A world record was broken at the U2 Concert in January this year, when Amnesty International South Africa obtained over 10 000 signatures for a petition as part of their Demand Dignity Campaign.
Members of Amnesty International at Wits were also part of the campaign’s petition. “The petition was to the minister of transport,” said Amir Bagheri , Amnesty International Wits chairperson. “It was part of the Demand Dignity Campaign with Amnesty International for women in rural areas to have access to health facilities.
“Rural women have no transport and when they do have transport they find that it’s too expensive,” he said. The petition is still in progress and has now reached about 17 300 signatures. It can be found at the Amnesty International South Africa website.
Twenty- two student members from Amnesty International Wits joined the campaign along with staff from Amnesty International South Africa. Nachita Halim, deputy chairperson of Amnesty International Wits, said the response to the petition from people at the concert was “very good and better than expected. A lot of people were willing to sign once they knew it was for Amnesty.”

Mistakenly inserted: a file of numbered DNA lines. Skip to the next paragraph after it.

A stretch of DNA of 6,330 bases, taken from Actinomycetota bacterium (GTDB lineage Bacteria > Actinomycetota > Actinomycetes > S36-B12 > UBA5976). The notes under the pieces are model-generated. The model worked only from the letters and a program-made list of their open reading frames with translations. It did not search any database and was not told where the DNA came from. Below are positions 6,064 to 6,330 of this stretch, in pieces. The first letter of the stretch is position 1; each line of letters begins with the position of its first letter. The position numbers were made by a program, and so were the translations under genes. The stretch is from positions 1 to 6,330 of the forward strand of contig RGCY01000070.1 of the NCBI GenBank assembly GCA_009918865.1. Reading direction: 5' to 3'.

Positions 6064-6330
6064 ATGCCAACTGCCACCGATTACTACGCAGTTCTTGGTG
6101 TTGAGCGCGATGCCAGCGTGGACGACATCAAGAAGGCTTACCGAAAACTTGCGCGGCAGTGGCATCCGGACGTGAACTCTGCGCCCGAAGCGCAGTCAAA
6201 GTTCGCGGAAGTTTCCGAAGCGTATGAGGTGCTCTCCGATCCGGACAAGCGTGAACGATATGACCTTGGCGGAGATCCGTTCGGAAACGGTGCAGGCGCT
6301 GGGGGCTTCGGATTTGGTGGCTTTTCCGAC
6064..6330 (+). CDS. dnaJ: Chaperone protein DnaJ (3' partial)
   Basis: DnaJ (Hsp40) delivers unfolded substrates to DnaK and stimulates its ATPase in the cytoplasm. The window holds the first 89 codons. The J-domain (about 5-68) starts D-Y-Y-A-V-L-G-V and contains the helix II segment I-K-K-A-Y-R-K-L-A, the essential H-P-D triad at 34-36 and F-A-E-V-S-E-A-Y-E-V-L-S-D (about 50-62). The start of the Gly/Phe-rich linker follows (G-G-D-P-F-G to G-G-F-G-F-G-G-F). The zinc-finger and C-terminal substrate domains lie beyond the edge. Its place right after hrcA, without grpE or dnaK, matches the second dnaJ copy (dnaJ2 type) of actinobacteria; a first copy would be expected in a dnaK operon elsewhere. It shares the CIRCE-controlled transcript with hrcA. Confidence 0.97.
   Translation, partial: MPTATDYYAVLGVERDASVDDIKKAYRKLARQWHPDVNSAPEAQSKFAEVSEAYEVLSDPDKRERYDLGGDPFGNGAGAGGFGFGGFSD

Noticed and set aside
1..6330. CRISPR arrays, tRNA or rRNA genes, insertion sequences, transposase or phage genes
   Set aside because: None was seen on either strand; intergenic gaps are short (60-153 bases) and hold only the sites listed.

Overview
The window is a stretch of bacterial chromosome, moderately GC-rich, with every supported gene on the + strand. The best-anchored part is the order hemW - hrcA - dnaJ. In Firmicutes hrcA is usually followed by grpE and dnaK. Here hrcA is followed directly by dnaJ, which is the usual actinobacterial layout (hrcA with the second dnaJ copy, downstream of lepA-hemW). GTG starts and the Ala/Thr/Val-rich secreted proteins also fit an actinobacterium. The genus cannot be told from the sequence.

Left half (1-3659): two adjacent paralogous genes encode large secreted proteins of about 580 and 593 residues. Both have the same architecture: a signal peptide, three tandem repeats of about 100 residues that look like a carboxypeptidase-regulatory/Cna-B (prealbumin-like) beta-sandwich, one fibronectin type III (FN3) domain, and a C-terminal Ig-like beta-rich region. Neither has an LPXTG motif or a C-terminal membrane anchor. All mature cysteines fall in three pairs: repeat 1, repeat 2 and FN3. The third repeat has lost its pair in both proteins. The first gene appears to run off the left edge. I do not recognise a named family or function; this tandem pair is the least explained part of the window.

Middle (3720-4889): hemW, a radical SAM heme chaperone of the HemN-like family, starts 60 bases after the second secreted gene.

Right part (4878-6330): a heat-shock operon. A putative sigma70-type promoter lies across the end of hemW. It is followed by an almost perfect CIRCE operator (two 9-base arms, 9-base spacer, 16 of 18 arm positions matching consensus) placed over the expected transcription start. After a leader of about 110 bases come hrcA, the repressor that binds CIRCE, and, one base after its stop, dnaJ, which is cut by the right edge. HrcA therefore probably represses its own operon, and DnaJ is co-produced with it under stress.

Bagheri said U2 has been a member of Amnesty International for 25 years and the band had given all branches of Amnesty International permission to join them at the concert and on stage. “It was a special feeling knowing that more than 100 000 people watched Amnesty International on stage with U2,” he said.
Pearl Pillay, second deputy chairperson for Amnesty International Wits, said that sharing the stage with U2 was “kind of surreal.” Halim said seeing the band and other people who were trying to make a difference was “life-changing.”
Amnesty International Wits was founded in 2007. The society said they hoped to hold more events during the year to get more people involved with Amnesty International at Wits. The campaigns involve creating awareness around the violation of human rights in countries such as Zimbabwe, Iran and the US.